Three things GPs and nurses can do to increase bowel cancer screening participation rates in their practice
Bowel cancer screening helps detect bowel cancer or pre-cancerous polyps early, so how can we encourage our patients to participate in the National Bowel Cancer Screening Program (NBCSP)?
Australia has one of the highest incidences of bowel cancer in the world. 1 in 13 people are diagnosed each year with bowel cancer, making it the second highest cause of cancer death in Australia after lung cancer.
However, despite an earlier diagnosis of bowel cancer leading to more than 90% of those diagnosed achieving full recovery, less than 50% of bowel cancers are diagnosed early.
The Australian Institute of Health and Welfare (AIHW) Cancer Screening programs: quarterly data reveals that the current average participation rate in the National Bowel Cancer Screening Program (NBCSP) in Australia is 44%.
If the National Bowel Cancer Screening Program (NBCSP) could reach participation rates of 60%, it is estimated that 84,000 lives could be saved by 2040.
So here are three things that GPs and nurses can do to identify patients eligible for the National Bowel Cancer Screening Program and increase participation.
1. Be proactive in identifying patients in your practice that are under-screened
To determine which patients have never been screened, or who are overdue for screening, you can:
- Use GP management plans and health assessments. This includes 45-49 year old health assessments, where education regarding the NBSCP can take place.
- Perform a practice software database search, such at the PEN clinical audit tool (PENCAT). There are ‘recipes’ relevant to cancer screening which can help you identify patients in the target age group that do not have an iFOBT recorded. You can access that ‘recipe’ here and download the PDF instructions.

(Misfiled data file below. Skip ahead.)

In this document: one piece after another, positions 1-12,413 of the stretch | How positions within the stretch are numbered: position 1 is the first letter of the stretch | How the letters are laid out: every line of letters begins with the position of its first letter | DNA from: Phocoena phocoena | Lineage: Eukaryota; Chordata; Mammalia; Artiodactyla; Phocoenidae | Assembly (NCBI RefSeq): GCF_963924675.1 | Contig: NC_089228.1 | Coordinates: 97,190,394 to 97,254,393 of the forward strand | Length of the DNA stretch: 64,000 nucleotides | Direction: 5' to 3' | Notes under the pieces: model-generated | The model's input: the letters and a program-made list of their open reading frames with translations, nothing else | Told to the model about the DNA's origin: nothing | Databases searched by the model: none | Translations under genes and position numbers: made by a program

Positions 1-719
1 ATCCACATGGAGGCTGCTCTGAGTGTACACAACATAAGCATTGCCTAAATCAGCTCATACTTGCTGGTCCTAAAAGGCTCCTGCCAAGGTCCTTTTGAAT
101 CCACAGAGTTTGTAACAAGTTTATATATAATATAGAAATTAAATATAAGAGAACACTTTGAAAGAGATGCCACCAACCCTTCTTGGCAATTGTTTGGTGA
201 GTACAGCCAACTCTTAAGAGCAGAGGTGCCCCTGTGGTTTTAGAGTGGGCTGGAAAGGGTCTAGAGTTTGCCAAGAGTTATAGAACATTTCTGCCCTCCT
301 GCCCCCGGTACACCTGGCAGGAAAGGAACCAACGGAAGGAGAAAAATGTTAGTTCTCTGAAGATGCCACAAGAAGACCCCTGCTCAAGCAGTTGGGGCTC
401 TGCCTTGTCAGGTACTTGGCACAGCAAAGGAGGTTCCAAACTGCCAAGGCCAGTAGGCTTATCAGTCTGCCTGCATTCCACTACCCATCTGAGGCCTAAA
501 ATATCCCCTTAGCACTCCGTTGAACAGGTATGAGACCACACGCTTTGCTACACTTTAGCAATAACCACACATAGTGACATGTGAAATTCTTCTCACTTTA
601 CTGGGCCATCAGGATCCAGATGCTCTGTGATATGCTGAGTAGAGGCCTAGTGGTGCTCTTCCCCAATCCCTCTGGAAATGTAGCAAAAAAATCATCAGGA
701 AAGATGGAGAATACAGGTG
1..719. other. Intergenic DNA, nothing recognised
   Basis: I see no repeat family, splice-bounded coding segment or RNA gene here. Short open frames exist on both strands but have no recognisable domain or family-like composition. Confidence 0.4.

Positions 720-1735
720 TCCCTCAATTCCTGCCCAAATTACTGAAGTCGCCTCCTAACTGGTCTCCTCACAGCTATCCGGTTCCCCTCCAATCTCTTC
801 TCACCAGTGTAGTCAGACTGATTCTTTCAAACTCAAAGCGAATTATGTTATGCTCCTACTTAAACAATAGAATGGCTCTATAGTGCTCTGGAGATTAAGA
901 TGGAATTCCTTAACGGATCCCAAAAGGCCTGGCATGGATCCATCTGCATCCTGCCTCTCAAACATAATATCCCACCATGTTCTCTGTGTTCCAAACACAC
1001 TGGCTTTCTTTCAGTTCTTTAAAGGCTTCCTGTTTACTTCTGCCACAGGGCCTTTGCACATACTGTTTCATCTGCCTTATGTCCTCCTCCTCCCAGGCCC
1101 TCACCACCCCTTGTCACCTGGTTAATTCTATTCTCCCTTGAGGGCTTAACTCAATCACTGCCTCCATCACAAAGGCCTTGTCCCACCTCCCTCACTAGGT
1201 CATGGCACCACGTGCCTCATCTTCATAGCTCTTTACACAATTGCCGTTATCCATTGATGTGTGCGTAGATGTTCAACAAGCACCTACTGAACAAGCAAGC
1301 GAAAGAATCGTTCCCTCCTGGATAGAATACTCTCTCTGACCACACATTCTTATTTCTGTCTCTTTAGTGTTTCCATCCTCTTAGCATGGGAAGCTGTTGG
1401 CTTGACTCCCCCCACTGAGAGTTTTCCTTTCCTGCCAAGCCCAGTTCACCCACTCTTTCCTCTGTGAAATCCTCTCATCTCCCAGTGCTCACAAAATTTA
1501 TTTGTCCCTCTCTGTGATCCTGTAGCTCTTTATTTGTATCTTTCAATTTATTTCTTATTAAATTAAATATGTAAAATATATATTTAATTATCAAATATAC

- Check screening histories of eligible patients on the National Cancer Screening Register (NCSR) health care provider portal. The NCSR allows you to access your patient’s bowel screening results and histories online.
2. Use practice-endorsed invitations, recalls and reminders to improve participation
People look to their GP or practice nurse as a trusted source of information, so your endorsement is a key motivator to patients participating in screening programs. Once you have identified the patients in your practice who are eligible for bowel cancer screening, you can use practice-endorsed invitations, such as recall systems, SMS or letter reminders, and follow-up phone calls, to promote participation.
3. Ensure your patients use the National Bowel Cancer Screening Program Test kits when performing their iFOBT
GPs and nurses may encourage patients to undertake screening by giving them a readily-available iFOBT kit from the practice, which has been supplied by private pathology providers.
However, results from these kits will not be included on the National Cancer Screening Register (NCSR), which reduces the reliability of cancer screening statistics, and may result in the patient still receiving a kit in the mail even though they do not need it. The patient will also not have the safety net of the NCSR with reminder letters and result follow-ups.
Therefore, it is strongly recommended that you order a NBCSP iFOBT kit for patients. These kits can be ordered from the NCSR, at no cost to the patient, either via the NCSR Healthcare Provider Portal, or by phoning the NCSR on 1800 627 701. Patients can also phone the NCSR to order a kit, or a replacement kit if they have misplaced one.
By doing these things, we can work together to achieve our national goal of a 60% participation rate in the program in order to save 84,000 lives by 2040.
Cancer screening programs: quarterly data https://www.aihw.gov.au/reports/cancer-screening/national-cancer-screening-programs-participation/contents/national-bowel-cancer-screening-program
Lew JB, St John DJB, Xu XM, Greuter MJE, Caruana M, Cenin DR, He E, Saville M, Grogan P, Coupé VMH, Canfell K. Long-term evaluation of benefits, harms, and cost-effectiveness of the National Bowel Cancer Screening Program in Australia: a modelling study.